We are quick to criticize sharply the corruption and evil we see in society, culture, politics, and religion. Often the criticism of others comes back like a boomerang to the system or organization to which we belong only to a greater degree. A professor of spirituality in a diocesan bulletin gives the readers much food for thought.
If we don't understand the dynamics of God's love we despair, feel frustrated. We fail to see his mercy and turn towards others, the community, the church, society, even ourselves and see only sins and faults and denounce.
Since we do not see the defeat of sin and enjoy the realization of goodness and justice we end up with fear, frustration, and disappointment. When matters don't turn out the way we envisioned and no change for the better, we are tempted to see it as the absence of God.
It is often easier to believe that sin and evil are stronger than the mercy of God and push him aside. The magnificent forms of criticism of reality created by rational logic and exalted justice stand higher than our faith in God's mercy and love. Boiling anger serves us as an exhilarating catharsis and the driving force behind maintaining self-esteem, turning the criticism itself into an ideal belief. The bleak emptiness that flows after the cathartic storm is filled with self-justification— the reason for criticism was piety, affection, and concern.
A faith life without knowledge of God's mercy is the worship of one's own convictions, an ideological faith. There is a remarkable difference between non-believers and believers who participate in the liturgy and observe the commandments, but the boundaries between non-believers and believers disappear when we examine the practice of love and mercy.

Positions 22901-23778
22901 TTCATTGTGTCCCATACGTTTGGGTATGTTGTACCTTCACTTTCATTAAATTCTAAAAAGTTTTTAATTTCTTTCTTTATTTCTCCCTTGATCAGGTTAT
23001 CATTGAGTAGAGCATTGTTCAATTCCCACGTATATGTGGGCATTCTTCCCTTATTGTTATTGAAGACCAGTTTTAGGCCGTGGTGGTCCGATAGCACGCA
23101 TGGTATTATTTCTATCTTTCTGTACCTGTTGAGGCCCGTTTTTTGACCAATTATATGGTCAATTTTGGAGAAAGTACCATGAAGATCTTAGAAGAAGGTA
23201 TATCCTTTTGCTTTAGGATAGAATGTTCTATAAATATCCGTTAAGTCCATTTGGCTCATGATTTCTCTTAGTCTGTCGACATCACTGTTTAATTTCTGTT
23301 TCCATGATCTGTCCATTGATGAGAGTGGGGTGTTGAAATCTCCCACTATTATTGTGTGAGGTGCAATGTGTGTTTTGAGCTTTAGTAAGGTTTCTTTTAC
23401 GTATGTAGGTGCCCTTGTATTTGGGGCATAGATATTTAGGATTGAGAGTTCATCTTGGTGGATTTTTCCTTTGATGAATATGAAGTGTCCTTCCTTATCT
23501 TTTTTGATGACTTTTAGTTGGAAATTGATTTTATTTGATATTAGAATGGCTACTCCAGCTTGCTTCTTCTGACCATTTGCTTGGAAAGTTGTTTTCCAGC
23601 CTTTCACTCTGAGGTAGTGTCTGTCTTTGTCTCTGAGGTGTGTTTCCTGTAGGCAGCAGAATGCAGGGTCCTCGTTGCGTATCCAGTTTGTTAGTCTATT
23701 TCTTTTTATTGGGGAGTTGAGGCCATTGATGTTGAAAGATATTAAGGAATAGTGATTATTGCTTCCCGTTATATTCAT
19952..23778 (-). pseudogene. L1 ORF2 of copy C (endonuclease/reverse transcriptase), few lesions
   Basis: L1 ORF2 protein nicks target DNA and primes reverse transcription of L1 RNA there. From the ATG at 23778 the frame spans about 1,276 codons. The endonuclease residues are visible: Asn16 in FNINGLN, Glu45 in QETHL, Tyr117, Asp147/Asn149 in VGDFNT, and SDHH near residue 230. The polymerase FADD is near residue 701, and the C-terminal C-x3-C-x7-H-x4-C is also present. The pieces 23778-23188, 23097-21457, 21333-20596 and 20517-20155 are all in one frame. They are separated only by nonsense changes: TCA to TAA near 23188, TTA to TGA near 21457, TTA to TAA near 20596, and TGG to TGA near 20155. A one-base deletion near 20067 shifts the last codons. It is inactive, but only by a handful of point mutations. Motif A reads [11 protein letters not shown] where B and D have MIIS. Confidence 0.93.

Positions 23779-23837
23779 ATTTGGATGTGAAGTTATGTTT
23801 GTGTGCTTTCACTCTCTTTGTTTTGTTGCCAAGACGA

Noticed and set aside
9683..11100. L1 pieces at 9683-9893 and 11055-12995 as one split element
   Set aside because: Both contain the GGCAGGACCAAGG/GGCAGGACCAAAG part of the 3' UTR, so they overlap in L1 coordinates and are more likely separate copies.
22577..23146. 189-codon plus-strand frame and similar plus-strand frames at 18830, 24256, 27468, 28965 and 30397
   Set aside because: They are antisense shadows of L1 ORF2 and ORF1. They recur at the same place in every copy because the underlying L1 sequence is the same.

When it comes to calculating gain and loss, and the sense of sacrifice and concern for others the differences ceased to exist. The writer considers right from the beginning there was no separation between the person's convictions and faith life.
The reason for criticism by saints and the masters of the spiritual life was neither individual convictions nor emotional anger, separated from the love of God. The mercy and love of God in the good news was the basis for future ages to bring about change and reformation. Therefore, despite the sins of the world and the church, we must help each other to restore a positive gaze on God's work in the world and the church itself.
The person to be wary of is the one who doesn't do anything and shouts that there is no hope. Criticism without sacrifice is like resurrection without death. Only in the absolute belief in the love of God, not frustration, skepticism, pessimism, and criticism will the sins and evils of our lives, conflicting structures, institutions, and values, be changed.